Appellants’ counsel further submitted that it is not disputed that Ezeonyia village is the eldest family/village in the community. Ezeonyia village therefore did not violate the provisions of Section 38 of the Constitution of the Community because it was not mandatory on her to concede her constitutional and customary right duly recognised and preserved by the mandatory provisions of Section 37(2) (b) of the Constitution of the Community.

Respondents’ Submissions
Respondents’ counsel also referred the Sections 37(2) (b), (1)(i) and 38 of the Community’s Constitution and submitted that the members of the community having subscribed to the Constitution, the appellants cannot call in aid their native law and custom; Edewor v. Uwegba (1987) NWLR (pt.50) 313.

Respondent’s counsel submitted that the Constitution is binding on the entire community and that in drawing the Constitution to govern their affairs, the community did not exclude the period of the reign of H.R.H. Igwe C. E. Achu in the computation of when the Chieftaincy stool of the Aguobu Iwollo Autonomous Community would begin to operate. Rather, the said Constitution made it abundantly clear that though the stool shall rotate amongst the villages, those villages, which had held such positions in the past by whatever name called should allow other villages to take their turn in the interest of justice and fair play.

Respondent’s counsel further submitted that whereas Section 37(2) (b) (1)(i) of the Constitution of the community is a general provision (stating that the stool shall rotate amongst the five villages of Aguobu Iwollo Autonomous Community), Section 38 is a special provision specifying the manner the rotation should be done. It was submitted that Section 38 is an exception to Section 37 (2)(b) (1)(i). The Court was referred to Aqua Limited v. Ondo State Sports Council (1988) 10-11 SC 31.

Resolution of Issues
The Court in resolving the sole issue for determination reproduced the provisions of Sections 37 2(b) 1(i) and 38 of the Aguobu Iwollo Autonomous Community Constitution 2005, which provide as follows; “S.37(2)(b)(1)(i) (b) Method of Nomination: For Igweship position or other appointments- (1) In Aguobu Iwollo Town Community, Igweship shall be rotated among the five villages. (a) Ezeonyia (b) Ndibunagu (c) Amagu (d) Obunagu, and (e) Owolloti.”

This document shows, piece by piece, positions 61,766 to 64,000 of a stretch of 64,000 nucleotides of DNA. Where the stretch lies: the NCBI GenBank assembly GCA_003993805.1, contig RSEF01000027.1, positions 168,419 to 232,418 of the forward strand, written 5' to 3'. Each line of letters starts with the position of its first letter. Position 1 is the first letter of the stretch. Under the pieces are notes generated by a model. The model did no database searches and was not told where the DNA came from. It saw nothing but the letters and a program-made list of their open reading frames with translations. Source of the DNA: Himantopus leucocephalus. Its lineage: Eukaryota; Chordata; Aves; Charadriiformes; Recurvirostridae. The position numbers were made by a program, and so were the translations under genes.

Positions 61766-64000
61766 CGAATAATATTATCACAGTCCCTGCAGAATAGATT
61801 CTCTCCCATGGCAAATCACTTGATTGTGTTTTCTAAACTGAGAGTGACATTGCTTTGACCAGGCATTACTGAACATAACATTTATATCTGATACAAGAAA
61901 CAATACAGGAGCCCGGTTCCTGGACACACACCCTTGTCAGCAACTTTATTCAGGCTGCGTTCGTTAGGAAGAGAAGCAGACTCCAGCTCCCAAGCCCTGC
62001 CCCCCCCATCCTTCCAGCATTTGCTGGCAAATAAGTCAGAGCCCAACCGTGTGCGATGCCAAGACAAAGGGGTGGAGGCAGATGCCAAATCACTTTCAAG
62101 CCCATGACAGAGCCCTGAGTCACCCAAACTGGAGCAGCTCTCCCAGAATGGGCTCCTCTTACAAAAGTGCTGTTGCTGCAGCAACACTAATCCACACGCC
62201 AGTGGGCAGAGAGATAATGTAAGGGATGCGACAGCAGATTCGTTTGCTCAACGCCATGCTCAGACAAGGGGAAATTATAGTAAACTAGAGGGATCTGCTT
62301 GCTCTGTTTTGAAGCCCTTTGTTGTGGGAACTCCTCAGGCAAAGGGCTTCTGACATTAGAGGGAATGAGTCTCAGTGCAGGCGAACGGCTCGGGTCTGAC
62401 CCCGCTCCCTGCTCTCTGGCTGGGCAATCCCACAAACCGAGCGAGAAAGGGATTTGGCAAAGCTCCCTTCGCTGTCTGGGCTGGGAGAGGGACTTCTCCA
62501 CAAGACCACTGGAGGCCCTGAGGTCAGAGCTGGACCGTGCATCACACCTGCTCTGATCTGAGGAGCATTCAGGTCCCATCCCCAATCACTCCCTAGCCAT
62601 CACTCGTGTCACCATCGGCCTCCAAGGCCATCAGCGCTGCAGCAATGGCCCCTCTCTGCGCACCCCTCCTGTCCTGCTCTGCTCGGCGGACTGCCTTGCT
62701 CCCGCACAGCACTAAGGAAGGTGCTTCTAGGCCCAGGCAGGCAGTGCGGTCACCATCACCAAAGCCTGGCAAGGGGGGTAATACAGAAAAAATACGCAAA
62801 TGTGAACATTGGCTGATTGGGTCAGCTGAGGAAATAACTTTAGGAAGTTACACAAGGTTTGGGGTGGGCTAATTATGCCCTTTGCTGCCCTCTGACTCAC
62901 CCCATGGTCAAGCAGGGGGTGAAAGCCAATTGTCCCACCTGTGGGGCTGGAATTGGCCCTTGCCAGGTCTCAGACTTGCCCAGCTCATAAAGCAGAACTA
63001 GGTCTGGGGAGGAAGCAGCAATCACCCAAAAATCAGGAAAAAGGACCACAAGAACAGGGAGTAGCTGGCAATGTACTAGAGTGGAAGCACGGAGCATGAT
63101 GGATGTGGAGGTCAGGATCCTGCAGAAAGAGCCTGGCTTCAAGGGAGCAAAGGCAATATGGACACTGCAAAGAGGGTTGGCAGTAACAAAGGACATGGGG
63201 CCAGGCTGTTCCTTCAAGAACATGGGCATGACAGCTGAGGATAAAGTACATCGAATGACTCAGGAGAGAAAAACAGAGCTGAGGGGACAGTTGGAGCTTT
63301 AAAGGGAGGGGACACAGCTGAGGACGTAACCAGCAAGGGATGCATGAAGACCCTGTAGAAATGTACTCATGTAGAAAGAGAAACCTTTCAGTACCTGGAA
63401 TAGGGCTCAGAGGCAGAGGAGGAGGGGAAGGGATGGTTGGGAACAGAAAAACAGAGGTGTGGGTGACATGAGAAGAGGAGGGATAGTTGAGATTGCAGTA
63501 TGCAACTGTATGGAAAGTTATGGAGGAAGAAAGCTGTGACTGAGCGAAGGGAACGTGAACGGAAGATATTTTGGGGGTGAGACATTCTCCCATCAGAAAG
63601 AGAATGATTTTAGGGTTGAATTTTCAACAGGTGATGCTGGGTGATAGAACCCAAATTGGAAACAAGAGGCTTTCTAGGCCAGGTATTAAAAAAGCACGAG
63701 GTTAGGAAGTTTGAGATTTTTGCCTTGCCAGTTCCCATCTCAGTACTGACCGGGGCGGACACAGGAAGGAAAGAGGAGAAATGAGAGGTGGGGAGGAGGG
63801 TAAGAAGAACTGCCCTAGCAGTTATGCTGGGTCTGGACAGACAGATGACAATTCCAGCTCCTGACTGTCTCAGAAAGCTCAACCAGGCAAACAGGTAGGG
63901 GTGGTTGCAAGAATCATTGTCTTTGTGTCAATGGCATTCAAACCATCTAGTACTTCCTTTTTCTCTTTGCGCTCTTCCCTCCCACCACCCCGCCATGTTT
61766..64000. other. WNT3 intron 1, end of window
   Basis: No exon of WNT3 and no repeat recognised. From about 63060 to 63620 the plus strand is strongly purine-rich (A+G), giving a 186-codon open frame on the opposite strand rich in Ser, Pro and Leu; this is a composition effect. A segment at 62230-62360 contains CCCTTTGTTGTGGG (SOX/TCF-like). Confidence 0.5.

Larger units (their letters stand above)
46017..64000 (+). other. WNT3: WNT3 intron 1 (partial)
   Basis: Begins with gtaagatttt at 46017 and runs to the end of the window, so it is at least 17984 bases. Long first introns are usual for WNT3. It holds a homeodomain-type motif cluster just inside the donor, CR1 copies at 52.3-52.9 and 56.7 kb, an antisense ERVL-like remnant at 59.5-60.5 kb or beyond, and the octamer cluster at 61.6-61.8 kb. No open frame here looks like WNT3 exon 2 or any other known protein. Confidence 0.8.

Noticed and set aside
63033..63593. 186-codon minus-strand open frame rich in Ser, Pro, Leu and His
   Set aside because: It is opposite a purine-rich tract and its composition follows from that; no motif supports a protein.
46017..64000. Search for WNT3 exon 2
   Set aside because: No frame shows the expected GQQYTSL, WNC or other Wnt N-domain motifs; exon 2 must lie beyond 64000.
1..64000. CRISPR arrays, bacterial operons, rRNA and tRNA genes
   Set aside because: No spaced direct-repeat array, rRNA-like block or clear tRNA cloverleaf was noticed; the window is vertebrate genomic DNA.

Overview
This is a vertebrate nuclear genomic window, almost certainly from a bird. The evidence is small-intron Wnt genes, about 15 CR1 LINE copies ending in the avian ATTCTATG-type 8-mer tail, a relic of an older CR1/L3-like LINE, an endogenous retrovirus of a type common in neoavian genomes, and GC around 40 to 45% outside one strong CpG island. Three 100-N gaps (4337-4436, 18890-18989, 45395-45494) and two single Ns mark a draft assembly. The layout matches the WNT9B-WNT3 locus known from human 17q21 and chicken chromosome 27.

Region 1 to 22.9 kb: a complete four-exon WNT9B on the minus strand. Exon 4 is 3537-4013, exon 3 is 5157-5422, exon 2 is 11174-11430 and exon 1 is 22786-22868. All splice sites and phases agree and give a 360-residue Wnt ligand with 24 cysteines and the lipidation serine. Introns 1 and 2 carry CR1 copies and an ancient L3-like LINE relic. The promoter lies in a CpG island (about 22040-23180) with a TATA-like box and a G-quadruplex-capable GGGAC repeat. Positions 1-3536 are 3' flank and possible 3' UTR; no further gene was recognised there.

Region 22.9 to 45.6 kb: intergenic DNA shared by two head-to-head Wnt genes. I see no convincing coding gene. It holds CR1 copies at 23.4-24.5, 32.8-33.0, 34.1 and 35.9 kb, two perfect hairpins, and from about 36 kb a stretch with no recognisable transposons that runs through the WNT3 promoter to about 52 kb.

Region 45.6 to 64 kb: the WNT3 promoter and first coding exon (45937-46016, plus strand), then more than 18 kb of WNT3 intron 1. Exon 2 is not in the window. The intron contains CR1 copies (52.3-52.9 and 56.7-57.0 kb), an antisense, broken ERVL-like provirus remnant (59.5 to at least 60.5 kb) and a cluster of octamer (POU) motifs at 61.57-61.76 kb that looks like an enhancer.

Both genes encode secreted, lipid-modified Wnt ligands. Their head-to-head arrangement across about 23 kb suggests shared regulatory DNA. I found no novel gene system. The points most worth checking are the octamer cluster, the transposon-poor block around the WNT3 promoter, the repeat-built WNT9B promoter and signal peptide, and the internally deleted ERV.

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“S.38. In the past, different regimes in Nigeria had given different names to some of the posts mentioned in this Constitution e.g. councilor, Igwe, etc. Since new regimes will continue to come and go, this Constitution recognises it as a mark of honesty and integrity for villages, which had acted in these positions in the past to allow others to take their turn as and when due in the interest of peace, justice and fair play. Posts like the ones mentioned in Section 8 and 15(3b), which are to be filled in by election from every village are not included.”

The Court held that the plain and literal interpretation of a statute would apply where the words of a statute are plain, clear and unambiguous. See Abegunde v. Ondo State House of Assembly & Ors (2015) LPELR – 24588 SC. The Court further held that a Court should give a holistic interpretation to a statute. See National Union of Road Transport Workers & Anor. v. Road Transport Employers Association of Nigeria & Ors. (2012) LPELR – 7840 SC.

The Court held that from the above provisions of the Abuogu Iwollo Autonomous Community Constitution 2005, the makers intended that the Traditional Rulership of the community should rotate among the five villages. The Court further held that Section 38 of the Community’s was intended to prevent previous villages that had produced an Igwe or his equivalent from producing an Igwe until those villages, which had never produced one have their turn.
Held
The Court dismissed the appeal and affirmed the judgment of the trial Court.
APPEARANCES:
Chief Okenna Agubuzu – For Appellant(s)
Chief M. O. Uzor – For Respondent(s)

Compiled by LawPavilion